Greatest Moments in NBA FInals History: Underappreciated Greatness

Quick, who is the most underappreciated superstar in NBA history?  In many cases the top answer comes up as Tim Duncan.  Four-time champion, three-time Finals MVP, two-time league MVP, yet his quiet demeanor and fundamental style of play is a loud whisper when listing the greatest to ever play.  So what would Tim Duncan's signature game be?  June 4, 2003, the single most underrated Finals performance of all time, hands down.

Relatively few viewers saw it because of the Spurs-Nets pairing, and because of the general consensus that the East was something of a minor league. But Duncan was unbelievable.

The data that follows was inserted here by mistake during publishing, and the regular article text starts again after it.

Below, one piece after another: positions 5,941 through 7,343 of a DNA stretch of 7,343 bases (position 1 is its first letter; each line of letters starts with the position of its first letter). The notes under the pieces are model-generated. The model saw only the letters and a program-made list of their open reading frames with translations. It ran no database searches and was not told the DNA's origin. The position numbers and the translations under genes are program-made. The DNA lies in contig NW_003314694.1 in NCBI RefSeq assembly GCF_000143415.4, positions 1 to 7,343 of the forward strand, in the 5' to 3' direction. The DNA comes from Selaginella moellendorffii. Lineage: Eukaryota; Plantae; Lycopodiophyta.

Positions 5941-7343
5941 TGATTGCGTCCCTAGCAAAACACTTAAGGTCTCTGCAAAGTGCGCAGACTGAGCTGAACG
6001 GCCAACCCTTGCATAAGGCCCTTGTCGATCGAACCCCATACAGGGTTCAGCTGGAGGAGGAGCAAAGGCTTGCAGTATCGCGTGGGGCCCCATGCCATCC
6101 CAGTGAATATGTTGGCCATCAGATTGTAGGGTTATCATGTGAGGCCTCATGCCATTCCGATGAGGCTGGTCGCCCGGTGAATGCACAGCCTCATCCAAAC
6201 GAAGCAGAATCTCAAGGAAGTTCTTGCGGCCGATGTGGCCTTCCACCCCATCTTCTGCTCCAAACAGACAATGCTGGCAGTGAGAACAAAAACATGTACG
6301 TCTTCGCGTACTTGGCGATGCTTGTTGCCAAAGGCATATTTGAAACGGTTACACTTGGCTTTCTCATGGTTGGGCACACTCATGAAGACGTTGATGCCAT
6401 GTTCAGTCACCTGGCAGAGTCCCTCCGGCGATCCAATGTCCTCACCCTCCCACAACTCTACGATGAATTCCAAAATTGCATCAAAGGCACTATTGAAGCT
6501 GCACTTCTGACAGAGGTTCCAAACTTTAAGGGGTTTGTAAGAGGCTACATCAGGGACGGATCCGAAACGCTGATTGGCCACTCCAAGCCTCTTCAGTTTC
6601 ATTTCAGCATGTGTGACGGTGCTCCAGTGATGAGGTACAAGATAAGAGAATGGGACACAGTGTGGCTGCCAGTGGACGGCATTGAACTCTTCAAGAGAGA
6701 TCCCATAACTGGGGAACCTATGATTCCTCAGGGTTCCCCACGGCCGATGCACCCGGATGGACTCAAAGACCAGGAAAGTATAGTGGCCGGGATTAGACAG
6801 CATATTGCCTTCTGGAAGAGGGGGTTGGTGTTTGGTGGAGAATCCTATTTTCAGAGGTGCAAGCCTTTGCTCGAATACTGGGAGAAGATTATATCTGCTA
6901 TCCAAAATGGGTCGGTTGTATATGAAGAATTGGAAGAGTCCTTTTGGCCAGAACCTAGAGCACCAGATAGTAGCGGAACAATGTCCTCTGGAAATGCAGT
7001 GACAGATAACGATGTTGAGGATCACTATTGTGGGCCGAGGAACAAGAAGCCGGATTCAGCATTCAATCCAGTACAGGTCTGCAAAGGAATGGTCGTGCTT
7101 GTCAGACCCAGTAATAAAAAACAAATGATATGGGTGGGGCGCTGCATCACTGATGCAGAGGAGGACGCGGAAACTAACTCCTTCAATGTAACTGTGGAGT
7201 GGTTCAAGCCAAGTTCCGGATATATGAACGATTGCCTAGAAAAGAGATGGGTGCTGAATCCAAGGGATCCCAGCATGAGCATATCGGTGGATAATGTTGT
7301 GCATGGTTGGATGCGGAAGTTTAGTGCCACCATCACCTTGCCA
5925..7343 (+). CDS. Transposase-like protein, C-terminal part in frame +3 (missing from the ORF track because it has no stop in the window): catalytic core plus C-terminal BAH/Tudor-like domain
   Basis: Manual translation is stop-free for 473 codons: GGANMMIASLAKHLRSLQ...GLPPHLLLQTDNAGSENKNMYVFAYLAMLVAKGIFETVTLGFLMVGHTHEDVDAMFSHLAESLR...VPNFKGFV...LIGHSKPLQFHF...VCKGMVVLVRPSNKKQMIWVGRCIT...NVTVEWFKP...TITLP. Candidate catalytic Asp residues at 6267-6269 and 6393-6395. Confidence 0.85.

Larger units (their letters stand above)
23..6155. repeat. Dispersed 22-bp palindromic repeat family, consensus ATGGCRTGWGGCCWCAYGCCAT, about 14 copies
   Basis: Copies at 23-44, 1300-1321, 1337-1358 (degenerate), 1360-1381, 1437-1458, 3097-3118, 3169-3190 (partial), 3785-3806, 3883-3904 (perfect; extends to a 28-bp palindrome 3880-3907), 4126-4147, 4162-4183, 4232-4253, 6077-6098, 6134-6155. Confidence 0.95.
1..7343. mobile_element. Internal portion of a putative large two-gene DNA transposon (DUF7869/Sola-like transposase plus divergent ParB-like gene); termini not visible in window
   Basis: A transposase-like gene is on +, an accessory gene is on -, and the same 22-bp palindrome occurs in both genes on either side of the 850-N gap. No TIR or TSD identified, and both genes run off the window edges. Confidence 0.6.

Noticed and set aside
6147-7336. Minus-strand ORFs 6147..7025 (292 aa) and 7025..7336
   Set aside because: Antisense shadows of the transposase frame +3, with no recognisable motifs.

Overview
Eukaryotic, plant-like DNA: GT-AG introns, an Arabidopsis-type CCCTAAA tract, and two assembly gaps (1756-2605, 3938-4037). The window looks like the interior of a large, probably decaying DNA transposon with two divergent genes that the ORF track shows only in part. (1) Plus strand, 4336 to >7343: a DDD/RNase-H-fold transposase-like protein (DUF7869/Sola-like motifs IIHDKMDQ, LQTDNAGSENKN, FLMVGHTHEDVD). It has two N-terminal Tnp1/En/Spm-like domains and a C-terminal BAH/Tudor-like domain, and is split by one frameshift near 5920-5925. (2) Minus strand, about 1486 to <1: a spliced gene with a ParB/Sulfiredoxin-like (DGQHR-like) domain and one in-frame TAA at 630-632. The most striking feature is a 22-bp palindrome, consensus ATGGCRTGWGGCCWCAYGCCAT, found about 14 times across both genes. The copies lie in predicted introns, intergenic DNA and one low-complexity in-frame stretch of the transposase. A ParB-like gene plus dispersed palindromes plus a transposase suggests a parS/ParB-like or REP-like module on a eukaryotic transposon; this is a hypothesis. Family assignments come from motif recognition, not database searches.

Despite going up against two top-notch defensive players in Kenyon Martin and Dikembe Mutombo, and despite lacking a superstar teammate to deflect attention (Tony Parker and Manu Ginobili were just getting their feet wet, while David Robinson was on his way out), Duncan completely dominated. He ripped off 32 points, 20 rebounds, seven blocks, six assists and three steals. He even shot 10-for-14 from the free throw line and he had only one turnover. 

Duncan broke open a tie game at the half by scoring 24 of his 32 points after the break, and was only two steals away from the only "five by five" in Finals history.


Back to top